dence, environmental sustainability, and quality of life, not a legacy of concrete, steel, and cables.
A focus on providing the essential services involving water and wastewater, power, mobility, and connectivity—in contrast to upgrading individual physical facilities—to foster innovative thinking and solutions.
Recognition of the interdependencies among critical infrastructure systems to enable the achievement of multiple objectives and to avoid narrowly focused solutions that may well have serious, unintended consequences.
Collaborative, systems-based approaches to leverage available resources and provide for cost-effective solutions across institutional and jurisdictional boundaries.
Performance measures to provide for greater transparency in decision making by quantifying the links among infrastructure investments, the availability of essential services, and other national imperatives.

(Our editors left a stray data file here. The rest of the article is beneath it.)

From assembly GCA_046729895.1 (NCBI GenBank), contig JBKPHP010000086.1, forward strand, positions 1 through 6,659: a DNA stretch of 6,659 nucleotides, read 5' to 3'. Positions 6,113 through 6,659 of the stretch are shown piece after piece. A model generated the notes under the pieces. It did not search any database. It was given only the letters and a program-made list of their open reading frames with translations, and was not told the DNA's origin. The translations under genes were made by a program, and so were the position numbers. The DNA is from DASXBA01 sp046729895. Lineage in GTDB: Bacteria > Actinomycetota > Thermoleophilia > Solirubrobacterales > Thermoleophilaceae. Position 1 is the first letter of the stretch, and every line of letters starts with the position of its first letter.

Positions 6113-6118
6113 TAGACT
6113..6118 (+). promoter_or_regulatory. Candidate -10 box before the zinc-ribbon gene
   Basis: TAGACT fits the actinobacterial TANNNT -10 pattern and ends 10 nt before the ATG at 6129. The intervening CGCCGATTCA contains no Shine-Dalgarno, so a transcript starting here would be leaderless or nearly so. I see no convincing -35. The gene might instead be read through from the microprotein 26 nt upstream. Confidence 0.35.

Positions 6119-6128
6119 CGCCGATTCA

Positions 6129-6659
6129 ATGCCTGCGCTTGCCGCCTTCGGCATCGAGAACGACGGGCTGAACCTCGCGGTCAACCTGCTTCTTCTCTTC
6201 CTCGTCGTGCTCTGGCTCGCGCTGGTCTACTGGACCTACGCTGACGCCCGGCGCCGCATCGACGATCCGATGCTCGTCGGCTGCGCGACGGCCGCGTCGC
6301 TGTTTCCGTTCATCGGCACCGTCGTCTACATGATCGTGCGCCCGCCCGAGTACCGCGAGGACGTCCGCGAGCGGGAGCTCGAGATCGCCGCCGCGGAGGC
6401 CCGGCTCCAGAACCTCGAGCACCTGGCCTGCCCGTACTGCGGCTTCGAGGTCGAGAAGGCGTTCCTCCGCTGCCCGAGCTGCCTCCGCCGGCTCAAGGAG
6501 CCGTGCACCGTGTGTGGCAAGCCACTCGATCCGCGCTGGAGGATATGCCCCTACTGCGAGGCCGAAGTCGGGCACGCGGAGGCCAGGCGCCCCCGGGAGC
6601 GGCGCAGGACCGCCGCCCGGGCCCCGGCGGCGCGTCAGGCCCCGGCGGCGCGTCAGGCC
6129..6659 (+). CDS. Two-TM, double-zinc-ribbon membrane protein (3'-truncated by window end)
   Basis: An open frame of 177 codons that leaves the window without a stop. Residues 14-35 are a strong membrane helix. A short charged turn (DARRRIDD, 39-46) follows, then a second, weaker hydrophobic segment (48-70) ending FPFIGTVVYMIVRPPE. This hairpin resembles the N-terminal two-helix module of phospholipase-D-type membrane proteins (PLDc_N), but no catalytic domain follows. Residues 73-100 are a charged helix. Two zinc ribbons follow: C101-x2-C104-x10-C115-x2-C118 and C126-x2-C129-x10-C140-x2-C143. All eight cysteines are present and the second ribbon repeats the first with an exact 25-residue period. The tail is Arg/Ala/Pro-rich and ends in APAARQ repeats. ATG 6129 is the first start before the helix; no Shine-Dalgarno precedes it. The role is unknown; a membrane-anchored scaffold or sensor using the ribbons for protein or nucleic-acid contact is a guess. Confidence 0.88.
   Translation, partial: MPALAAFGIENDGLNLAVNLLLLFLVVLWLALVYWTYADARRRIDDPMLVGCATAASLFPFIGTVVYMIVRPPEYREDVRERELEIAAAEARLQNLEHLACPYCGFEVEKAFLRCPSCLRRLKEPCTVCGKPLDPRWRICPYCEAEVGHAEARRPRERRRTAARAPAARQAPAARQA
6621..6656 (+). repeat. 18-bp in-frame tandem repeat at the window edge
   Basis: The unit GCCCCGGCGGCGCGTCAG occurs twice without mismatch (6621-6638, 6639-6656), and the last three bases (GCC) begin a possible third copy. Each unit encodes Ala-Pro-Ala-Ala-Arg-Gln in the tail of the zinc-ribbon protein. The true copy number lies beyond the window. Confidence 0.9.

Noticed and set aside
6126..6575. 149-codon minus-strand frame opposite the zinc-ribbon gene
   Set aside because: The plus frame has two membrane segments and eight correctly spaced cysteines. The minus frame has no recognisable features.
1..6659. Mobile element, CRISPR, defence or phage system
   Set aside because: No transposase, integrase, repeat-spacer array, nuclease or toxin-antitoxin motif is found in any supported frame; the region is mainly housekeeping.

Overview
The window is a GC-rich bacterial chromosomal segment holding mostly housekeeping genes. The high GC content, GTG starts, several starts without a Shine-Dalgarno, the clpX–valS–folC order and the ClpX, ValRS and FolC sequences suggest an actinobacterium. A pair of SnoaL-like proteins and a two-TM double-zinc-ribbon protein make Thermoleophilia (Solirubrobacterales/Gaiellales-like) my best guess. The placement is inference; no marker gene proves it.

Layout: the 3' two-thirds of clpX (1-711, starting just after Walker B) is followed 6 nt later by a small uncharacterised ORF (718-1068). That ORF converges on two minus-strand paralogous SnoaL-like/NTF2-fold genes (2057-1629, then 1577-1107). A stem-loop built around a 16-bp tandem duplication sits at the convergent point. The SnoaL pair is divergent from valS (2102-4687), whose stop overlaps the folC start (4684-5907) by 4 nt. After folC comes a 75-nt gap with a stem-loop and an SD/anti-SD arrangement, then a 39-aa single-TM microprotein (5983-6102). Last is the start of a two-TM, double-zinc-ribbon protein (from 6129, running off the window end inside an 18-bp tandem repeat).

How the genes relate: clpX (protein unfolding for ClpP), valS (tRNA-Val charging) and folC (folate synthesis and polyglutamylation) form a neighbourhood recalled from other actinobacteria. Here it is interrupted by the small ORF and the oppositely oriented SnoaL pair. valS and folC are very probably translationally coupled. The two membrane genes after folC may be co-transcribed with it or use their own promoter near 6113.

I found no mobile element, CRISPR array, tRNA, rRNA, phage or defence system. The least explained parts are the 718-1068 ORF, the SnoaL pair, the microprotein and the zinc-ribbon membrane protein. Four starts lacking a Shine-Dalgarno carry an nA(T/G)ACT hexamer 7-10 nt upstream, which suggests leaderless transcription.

An important first step in creating a new paradigm is to bring together those who have an essential stake in meeting 21st century imperatives and who are already involved in sustainable infrastructure efforts. They include infrastructure owners, designers, engineers, financiers, regulators, and policy makers, as well as ecologists, community activists, scientists, and researchers. Working within the framework, experts in such areas could begin to identify a full range of new approaches, technologies, and materials for providing services involving mobility, connectivity, water, wastewater, and power to meet multiple objectives. They could also identify new approaches to the decision making, finance, and operations processes related to critical infrastructure systems. The results of such a gathering could serve to initiate a longer-term, collaborative effort to develop a vision that would provide guidance for developing concepts and objectives for the nation’s critical infrastructure systems and then to identify the policies, practices, and resources required to implement them. The results could be critical infrastructure systems that are physically resilient, cost-effective, socially equitable, and environmentally sustainable for the next 50 years.